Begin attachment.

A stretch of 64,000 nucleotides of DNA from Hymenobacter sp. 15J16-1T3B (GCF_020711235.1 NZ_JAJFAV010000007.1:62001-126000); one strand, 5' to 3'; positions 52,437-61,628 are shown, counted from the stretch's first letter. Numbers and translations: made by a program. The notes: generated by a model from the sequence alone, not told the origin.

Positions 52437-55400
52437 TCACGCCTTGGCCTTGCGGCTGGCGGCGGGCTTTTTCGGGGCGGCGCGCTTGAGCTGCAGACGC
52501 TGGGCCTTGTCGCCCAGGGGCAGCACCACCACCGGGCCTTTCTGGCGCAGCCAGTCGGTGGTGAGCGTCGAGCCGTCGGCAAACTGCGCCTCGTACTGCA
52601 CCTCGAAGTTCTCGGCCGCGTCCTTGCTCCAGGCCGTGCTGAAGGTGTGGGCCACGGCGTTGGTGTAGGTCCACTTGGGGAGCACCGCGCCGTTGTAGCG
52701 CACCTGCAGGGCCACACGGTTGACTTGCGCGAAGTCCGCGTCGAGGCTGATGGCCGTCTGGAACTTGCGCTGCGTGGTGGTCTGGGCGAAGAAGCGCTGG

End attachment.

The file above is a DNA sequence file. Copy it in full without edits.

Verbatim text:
A stretch of 64,000 nucleotides of DNA from Hymenobacter sp. 15J16-1T3B (GCF_020711235.1 NZ_JAJFAV010000007.1:62001-126000); one strand, 5' to 3'; positions 52,437-61,628 are shown, counted from the stretch's first letter. Numbers and translations: made by a program. The notes: generated by a model from the sequence alone, not told the origin.

Positions 52437-55400
52437 TCACGCCTTGGCCTTGCGGCTGGCGGCGGGCTTTTTCGGGGCGGCGCGCTTGAGCTGCAGACGC
52501 TGGGCCTTGTCGCCCAGGGGCAGCACCACCACCGGGCCTTTCTGGCGCAGCCAGTCGGTGGTGAGCGTCGAGCCGTCGGCAAACTGCGCCTCGTACTGCA
52601 CCTCGAAGTTCTCGGCCGCGTCCTTGCTCCAGGCCGTGCTGAAGGTGTGGGCCACGGCGTTGGTGTAGGTCCACTTGGGGAGCACCGCGCCGTTGTAGCG
52701 CACCTGCAGGGCCACACGGTTGACTTGCGCGAAGTCCGCGTCGAGGCTGATGGCCGTCTGGAACTTGCGCTGCGTGGTGGTCTGGGCGAAGAAGCGCTGG